— Paul McCartney

The song itself is lyrically similar to other apologetic love songs Lennon wrote in the latter half of his career, with lyrics focused on a lover long gone. Though, as McCartney has noted in interviews, set within the context of being the last Beatles song, the lyrics now take on a second meaning as a nostalgic look back on what the Beatles once were.

It’s doubtful that Lennon had the other Beatles in mind when writing the song, but it’s clear that it has now become a song about the band, particularly with McCartney singing alongside Lennon for a few verses, and with lyrics like “Now and then I miss you / Now and then I want you to be there for me” expressing the yearning for what their bond was.

It’s hard to see why Harrison had such strong objections to the song. It’s clearly not meant to upstage classics like Strawberry Fields Forever or A Day in the Life, but it was never intended to be – it’s a simple reflective piano ballad, and particularly in the context of being a post-breakup Beatles release, packs an emotional, nostalgic blow that punches far above it’s weight.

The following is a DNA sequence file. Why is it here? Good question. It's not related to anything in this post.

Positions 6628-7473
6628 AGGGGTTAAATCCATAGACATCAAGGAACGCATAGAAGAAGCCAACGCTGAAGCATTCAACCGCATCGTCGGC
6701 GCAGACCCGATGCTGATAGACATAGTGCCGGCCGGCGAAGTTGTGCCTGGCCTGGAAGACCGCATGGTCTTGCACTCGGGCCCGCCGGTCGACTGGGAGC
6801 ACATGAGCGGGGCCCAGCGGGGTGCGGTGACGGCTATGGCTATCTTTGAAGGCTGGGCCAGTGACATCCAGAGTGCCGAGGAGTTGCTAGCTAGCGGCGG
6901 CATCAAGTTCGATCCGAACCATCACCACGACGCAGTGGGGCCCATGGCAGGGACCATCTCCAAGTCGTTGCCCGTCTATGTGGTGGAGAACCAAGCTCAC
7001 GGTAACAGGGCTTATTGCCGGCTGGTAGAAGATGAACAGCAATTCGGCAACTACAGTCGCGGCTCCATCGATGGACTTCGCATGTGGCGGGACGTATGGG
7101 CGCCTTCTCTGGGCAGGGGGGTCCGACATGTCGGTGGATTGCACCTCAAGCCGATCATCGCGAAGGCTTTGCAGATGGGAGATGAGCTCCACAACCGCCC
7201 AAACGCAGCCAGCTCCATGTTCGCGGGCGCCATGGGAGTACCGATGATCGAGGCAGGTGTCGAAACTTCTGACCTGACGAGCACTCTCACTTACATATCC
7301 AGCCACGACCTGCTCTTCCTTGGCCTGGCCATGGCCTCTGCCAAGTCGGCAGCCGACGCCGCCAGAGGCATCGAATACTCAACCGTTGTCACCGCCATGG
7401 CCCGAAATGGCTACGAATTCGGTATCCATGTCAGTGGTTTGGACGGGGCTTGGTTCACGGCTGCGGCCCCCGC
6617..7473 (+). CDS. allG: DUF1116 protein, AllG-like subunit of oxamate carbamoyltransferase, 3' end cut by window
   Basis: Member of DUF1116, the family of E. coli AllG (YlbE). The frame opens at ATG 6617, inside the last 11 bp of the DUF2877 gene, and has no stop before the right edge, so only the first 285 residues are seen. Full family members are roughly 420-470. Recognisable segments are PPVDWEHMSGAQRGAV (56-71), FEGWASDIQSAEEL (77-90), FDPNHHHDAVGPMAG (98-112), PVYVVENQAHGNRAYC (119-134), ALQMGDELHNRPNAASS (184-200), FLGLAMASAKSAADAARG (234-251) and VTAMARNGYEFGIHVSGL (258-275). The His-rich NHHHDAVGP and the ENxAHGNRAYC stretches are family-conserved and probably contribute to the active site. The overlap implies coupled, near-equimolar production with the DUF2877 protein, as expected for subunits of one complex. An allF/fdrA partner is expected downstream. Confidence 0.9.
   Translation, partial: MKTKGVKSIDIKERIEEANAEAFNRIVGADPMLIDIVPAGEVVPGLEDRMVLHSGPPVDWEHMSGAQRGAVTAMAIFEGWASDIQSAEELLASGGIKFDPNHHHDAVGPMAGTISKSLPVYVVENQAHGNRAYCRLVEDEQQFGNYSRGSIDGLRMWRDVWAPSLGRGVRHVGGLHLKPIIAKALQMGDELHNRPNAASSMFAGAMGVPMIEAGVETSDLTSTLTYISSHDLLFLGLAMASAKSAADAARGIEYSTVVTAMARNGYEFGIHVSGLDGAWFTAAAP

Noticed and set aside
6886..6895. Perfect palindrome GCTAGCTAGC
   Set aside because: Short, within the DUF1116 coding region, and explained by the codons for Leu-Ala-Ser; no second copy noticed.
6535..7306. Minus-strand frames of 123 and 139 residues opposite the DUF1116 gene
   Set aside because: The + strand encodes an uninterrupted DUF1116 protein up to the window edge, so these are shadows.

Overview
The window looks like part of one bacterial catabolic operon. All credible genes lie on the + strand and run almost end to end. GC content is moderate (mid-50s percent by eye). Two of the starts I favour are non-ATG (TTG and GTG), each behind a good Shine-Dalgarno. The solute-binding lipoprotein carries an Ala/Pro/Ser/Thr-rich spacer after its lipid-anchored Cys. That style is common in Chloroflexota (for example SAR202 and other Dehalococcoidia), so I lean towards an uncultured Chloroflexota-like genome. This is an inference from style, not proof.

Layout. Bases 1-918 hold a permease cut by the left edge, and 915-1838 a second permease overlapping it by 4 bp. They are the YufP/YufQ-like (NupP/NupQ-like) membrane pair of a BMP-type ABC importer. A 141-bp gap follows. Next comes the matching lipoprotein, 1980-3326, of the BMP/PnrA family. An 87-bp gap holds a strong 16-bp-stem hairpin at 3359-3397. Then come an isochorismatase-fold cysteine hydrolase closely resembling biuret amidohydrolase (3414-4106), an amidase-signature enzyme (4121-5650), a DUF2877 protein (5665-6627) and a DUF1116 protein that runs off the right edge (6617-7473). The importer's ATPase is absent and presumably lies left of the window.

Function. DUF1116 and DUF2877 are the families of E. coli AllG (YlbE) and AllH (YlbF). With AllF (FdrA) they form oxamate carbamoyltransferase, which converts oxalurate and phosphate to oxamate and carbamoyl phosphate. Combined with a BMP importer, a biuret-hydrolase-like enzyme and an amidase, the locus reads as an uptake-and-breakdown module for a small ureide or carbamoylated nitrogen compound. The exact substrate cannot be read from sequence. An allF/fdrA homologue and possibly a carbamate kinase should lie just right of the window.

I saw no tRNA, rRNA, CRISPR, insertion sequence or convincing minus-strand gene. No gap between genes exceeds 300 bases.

The song was released alongside a new mix of the band’s first song, ‘Love Me Do’, serving as bookends to the Beatles long history. Both songs are also due to be released on the expanded reissues of the 1973 compilations 1962–1966 and 1967–1970, which compiled the band’s greatest hits, to be released on 10 November 2023. An accompanying music video was also released, directed by Jackson.

The implication the technology brings to music is immense – older bands such as the Beatles, especially ones with a wealth of unused material, now have the potential to finish what they had started, and introduce younger audiences to their works.

The single has been a success for the Beatles, becoming the number one most listened to song on Spotify in the UK and number 15 globally, bringing the band back into a brief limelight as fans the world over look back on the band’s, now complete, catalog.